VHDL Delay Element

When designing various digital devices, in particular, controllers, it is required to organize a delay in the supply of the same signal to different outputs of the FPGA or to other elements inside the FPGA.

To begin, consider a similar situation with discrete logic. Usually, if a developer has a chip with six NOT gates (for example, 155LN1), he uses a serial connection of two elements as a delay element (10 ... 20 nanoseconds). Sometimes between them he inserts an RC circuit, with which you can make a delay time of 10 to 150 ns.

In the FPGA chip, a delay in this way cannot be arranged. It's all about the design synthesis features. The synthesis program perceives double negation as an unnecessary link (as an error) and eliminates it. On RC - circuits, it is also impossible to organize a delay, because the FPGA does not tolerate capacitive loading. Therefore, to organize the delay, I recommend the following method. It looks like a sketch:
The signal Ct is the same signal C, only delayed by 100 ns.

The reference time signal is a pulse signal with a certain frequency, which we need to use in the delay element. The period of this signal is the minimum possible time for which we can delay the signal Ct relative to C. In our case, the period of the reference time signal is 50 ns (frequency is 20 MHz).

Now I present to your attention the “iron” structure of the delay element:
In this structure there is only one incomprehensible element of blue color “?”. In fact, it is just a product of combinatorial logic. I will not decipher the structure of this element, I will only give its truth table:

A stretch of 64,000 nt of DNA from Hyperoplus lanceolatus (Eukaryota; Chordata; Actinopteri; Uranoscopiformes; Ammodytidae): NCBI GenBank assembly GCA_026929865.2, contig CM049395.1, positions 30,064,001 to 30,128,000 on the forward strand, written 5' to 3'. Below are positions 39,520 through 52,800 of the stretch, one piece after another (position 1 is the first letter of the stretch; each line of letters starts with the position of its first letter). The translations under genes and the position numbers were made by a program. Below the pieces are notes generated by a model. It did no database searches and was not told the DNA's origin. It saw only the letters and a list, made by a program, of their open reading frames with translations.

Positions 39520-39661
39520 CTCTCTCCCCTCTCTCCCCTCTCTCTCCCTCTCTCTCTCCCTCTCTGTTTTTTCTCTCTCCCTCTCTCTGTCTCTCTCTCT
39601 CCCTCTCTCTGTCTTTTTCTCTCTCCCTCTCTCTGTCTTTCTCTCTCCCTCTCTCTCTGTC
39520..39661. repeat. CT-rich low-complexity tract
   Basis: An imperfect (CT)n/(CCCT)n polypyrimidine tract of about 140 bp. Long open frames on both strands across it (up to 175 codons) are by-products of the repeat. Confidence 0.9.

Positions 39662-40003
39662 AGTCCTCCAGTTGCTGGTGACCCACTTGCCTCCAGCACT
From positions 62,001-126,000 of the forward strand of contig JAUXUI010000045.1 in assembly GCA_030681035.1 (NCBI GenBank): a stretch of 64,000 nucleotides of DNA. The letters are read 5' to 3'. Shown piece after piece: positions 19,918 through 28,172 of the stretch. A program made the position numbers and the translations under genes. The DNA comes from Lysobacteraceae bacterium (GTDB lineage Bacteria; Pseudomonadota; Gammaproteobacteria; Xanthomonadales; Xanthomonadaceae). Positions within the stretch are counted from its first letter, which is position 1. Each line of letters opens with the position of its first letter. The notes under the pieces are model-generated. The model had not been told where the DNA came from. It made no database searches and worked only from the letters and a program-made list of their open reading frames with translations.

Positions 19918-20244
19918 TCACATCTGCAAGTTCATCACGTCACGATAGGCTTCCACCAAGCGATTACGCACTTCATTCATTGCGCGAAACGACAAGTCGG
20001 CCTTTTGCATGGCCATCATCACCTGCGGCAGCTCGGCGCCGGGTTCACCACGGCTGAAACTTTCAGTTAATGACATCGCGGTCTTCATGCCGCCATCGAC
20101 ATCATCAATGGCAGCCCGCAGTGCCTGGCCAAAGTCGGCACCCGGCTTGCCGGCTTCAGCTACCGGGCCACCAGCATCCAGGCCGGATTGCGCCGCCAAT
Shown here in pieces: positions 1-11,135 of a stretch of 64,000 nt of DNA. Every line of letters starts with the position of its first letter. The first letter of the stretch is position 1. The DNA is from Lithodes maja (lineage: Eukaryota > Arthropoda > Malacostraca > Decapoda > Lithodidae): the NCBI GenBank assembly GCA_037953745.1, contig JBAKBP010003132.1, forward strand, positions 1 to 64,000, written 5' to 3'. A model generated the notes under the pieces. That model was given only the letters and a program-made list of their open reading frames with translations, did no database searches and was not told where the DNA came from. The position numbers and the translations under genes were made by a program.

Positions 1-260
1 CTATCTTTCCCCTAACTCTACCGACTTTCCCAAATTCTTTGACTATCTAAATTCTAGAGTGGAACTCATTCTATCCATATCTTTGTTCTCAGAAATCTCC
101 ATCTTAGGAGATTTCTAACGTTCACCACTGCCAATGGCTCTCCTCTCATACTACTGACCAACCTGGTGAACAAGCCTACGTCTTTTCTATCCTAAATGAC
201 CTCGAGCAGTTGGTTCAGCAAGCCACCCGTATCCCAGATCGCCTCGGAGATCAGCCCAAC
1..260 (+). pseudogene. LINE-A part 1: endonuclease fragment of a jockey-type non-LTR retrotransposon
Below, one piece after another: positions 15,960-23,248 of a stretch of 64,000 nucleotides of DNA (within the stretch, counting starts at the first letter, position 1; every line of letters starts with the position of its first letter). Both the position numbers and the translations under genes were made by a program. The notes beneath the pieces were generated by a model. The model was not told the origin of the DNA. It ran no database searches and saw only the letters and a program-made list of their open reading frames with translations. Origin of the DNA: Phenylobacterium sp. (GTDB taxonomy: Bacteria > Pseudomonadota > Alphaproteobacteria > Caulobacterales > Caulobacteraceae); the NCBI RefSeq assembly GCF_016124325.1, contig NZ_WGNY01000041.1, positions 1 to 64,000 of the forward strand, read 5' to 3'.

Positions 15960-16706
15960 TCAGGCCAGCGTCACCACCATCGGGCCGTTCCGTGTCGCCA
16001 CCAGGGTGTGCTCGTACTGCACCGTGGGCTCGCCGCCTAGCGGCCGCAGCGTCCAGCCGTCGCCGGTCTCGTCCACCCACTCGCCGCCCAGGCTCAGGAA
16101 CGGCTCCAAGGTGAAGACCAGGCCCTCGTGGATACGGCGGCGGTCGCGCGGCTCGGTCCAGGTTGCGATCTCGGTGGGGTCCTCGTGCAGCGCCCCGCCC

Element T is an ordinary D-trigger with synchronization along the edge of signal C. Element ST is a counter of impulses of the reference frequency (time) REFTIME. In addition to the CLK clock input, it has a CE enable input. To generate a delay time of 100 ns, the counter must complete the count by counting to two (50 x 2 = 100). This parameter must subsequently be specified in the VHDL code of the counter. The pink element is 3-OR. Buffer BUF is needed to separate the output signal Ct and the internal signal CLR.

An experienced developer does not need to explain how this scheme works, but since beginners also read this article, I will give a brief description of the scheme.

An external REFTIME signal with a frequency of 20 MHz is supplied to the CT counter continuously. The input “D” of the trigger T is constantly tied to a logical unit. When a signal edge trigger C is applied to the input CLK, the first unit appears at the input of the 3-OR element. This element immediately allows the counter to count. As soon as the counter has counted to 2x, the D-flip flops to the logical zero state and logical zeros appear at its outputs together with the next REFTIME pulse. At the same time, an account is prohibited.

A feature of this scheme is that signal C is not only delayed by 100 ns, but also to the heap its duration is also shortened to 50 ns (i.e., to the period of the reference signal). In most cases, this feature is not critical and you just can not pay attention to it. But this feature can also be used purposefully to form the pulse duration.

I present to your attention the text of the VHDL program of the delay element: A

process with a label p1 describes the behavior of a D-trigger, while a process with a label p2 describes a behavior.

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